Yankees second baseman Robinson Cano said he’s moved on from the events that led to being booed during last summer’s Home Run Derby at Kauffman Stadium.
By SAM MCDOWELL
The Kansas City Star
As for Royals fans? Not just yet.
They shattered Cano with a round of boos in his return to Kauffman Stadium on Friday night, using Cano’s first-inning trip to the plate to continue their show of displeasure. The animosity toward Cano began last year, when he passed on adding Royals designated hitter Billy Butler to the Home Run Derby roster.
Prior to Friday’s series opener with the Royals, Cano said the events during last year’s All-Star Game are behind him, even if Royals fans feel differently.
“One thing I can say (is) I love to come here and play here,” Cano said. “Whatever happened last year, it’s already in the past.”
The feeling apparently isn’t mutual.
Cano was booed throughout a homerless round during the Home Run Derby at Kauffman last July, as well as the All-Star Game the following night. Cano commented that the boos didn’t bother him, but he took exception to what he viewed as fans’ mistreatment toward his family, particularly his mother, who was wearing a Cano jersey in the stands.
“It’s not surprising to get booed because that’s part of the game,” Cano said Friday. “Everywhere we go, when you play for the Yankees, most of the stadium is going to boo. But the (incident) with (my) family in the stands, I was surprised.”
Nevertheless, Cano said it’s a thing of the past. On Friday, he finished the night two for five with an RBI single.
“That was that day,” Cano said. “I'm just going to go out there and have fun and play the game.”
Baker product pitching for Yankees
Vidal Nuno took a journey to the big leagues no man had taken over the past 100 years — a path from Baker University to major league baseball.
It was only four years ago that Nuno was firing fastballs for Baker on his way to the Heart of America Athletic Conference pitcher of the year.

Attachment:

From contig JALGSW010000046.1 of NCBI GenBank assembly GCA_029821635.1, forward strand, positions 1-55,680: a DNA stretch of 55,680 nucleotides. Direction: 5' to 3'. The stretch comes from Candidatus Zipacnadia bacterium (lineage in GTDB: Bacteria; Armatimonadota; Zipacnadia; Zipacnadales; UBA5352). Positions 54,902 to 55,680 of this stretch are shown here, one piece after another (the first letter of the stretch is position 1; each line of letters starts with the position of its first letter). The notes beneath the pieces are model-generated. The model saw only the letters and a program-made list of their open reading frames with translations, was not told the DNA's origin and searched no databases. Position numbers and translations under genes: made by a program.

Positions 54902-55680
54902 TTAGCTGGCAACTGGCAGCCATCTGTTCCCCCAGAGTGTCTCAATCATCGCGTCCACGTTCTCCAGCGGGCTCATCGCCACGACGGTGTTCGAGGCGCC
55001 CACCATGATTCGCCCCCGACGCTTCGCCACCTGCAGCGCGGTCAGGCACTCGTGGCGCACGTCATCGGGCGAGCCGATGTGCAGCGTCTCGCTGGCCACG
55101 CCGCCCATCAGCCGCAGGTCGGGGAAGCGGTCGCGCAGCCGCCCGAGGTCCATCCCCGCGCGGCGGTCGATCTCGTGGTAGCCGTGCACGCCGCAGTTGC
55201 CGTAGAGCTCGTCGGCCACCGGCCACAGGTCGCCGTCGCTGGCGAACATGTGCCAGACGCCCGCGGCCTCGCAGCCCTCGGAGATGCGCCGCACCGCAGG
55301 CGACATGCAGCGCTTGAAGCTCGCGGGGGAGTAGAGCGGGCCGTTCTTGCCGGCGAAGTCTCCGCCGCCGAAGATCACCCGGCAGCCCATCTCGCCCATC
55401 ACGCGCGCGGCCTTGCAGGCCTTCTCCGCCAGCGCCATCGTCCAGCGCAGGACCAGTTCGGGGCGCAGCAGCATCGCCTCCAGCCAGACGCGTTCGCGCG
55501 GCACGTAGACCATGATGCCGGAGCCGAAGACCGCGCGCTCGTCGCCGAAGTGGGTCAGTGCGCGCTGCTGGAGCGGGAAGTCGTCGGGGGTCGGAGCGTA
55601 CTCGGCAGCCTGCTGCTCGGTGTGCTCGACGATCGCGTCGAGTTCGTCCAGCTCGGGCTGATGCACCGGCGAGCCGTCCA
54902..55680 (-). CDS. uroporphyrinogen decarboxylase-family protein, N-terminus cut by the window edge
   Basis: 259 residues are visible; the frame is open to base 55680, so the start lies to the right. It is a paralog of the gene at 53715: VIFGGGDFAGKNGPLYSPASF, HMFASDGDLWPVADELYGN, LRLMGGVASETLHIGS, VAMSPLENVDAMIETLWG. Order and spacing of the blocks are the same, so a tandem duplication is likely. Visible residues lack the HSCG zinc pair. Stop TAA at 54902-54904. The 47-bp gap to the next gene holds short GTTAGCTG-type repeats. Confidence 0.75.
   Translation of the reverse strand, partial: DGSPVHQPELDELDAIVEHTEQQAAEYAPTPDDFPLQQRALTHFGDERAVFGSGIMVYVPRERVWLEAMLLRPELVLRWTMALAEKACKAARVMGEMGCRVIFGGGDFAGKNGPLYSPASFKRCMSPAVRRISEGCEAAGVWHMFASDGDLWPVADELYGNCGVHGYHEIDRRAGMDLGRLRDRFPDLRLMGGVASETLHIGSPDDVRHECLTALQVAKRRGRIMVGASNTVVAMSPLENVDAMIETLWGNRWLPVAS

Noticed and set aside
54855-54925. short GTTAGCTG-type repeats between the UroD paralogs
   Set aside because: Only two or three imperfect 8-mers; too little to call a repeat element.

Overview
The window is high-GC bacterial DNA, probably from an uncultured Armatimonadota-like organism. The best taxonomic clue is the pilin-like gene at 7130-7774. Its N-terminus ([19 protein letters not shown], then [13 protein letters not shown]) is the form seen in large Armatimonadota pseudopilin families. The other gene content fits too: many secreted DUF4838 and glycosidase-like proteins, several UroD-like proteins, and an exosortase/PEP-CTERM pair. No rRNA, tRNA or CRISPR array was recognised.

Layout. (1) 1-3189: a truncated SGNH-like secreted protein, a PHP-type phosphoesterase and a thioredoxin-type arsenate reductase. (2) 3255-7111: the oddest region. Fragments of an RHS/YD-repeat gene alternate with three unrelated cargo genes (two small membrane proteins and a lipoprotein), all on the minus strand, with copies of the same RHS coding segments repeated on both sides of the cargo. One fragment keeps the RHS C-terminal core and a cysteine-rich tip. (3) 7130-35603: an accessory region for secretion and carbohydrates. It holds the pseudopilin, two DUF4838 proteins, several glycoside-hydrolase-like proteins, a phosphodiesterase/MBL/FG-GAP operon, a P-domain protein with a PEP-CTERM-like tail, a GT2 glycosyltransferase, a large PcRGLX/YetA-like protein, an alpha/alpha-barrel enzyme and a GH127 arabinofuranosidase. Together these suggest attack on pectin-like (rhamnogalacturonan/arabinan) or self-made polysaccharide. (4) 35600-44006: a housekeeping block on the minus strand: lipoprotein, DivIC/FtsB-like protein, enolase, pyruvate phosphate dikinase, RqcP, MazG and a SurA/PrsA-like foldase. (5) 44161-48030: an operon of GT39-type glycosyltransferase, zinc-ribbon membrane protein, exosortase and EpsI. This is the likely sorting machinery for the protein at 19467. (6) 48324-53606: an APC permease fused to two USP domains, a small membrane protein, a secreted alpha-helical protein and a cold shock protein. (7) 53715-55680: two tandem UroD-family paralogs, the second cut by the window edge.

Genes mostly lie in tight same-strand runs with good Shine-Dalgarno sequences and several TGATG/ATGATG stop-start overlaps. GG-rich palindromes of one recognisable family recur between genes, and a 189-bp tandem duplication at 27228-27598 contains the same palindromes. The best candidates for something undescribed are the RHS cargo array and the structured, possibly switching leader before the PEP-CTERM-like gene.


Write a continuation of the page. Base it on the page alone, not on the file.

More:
On Friday, he suited up for the New York Yankees as a left-handed member of their bullpen.
Improbable? You’d think so.
Except Nuno insisted he saw it coming.
“I had dreams that maybe one day ...” Nuno said before trailing off.
The day has come. Nuno was called up to the Yankees on April 27 and made his MLB debut two days later — a scoreless appearance that spanned three innings.
That’s a far cry from getting outs in the HAAC, but then again, Nuno said he has developed into an entirely different pitcher.
A San Diego native, he was drafted by the Indians in 2009 before being released. When he returned to baseball in the independent Frontier League, he knew his repertoire needed advancement. He added a change-up and a cutter — a pair of pitches he credits with revitalizing a career he once considered giving up.
“Every year, you have to develop a pitch,” Nuno said. “That’s one of the keys to getting guys out at this level. The competition got better, so I had to develop a pitch.”
Nuno is the second player in Baker history to reach the major leagues. Zip Zabel was drafted by the Brooklyn Superbas in 1913 before being traded to the Cubs, where he enjoyed a three-year career.
Nuno returned to the Baker campus on Friday with his former coach, Phil Hannon. Nuno said several former teammates and coaches planned to attend this weekend’s series at Kauffman Stadium.
‘No Mo Zone’
In his previous trip to Kansas City — May 3 of last year — Yankees closer Mariano Rivera tore his anterior cruciate ligament (ACL) while shagging fly balls during batting practice.
One year later, the Yankees had a little fun with their 43-year-old closer.
During their batting practice session Friday, the Yankees posted a sign — “No Mo Zone” — on the spot on the left center-field warning track where Rivera injured his right knee, costing him the remainder of the 2012 season. They also drew an outline of Rivera on the warning track.
A year after the injury, Rivera is back to his normal self — at least on the mound. He has converted all 13 of his save opportunities and has a 1.88 earned run average in 15 games.
Class AA Northwest Arkansas right-hander Yordano Ventura was cited as the No. 2 player this week by Baseball America on its Prospect Hot Sheet after a second straight 10-strikeout performance.
“Ventura has one of the best fastballs in the minors,” Baseball America reported, “a mid- to high-90s pitch that touches 100 mph at times. His curveball can be a plus pitch as well — eight of his 10 strikeouts this week came on a third-strike breaking ball.
“But a small stature and fringe change-up lead many to question if Ventura can start in the majors. The Royals will give him every chance to prove he can’t handle it.”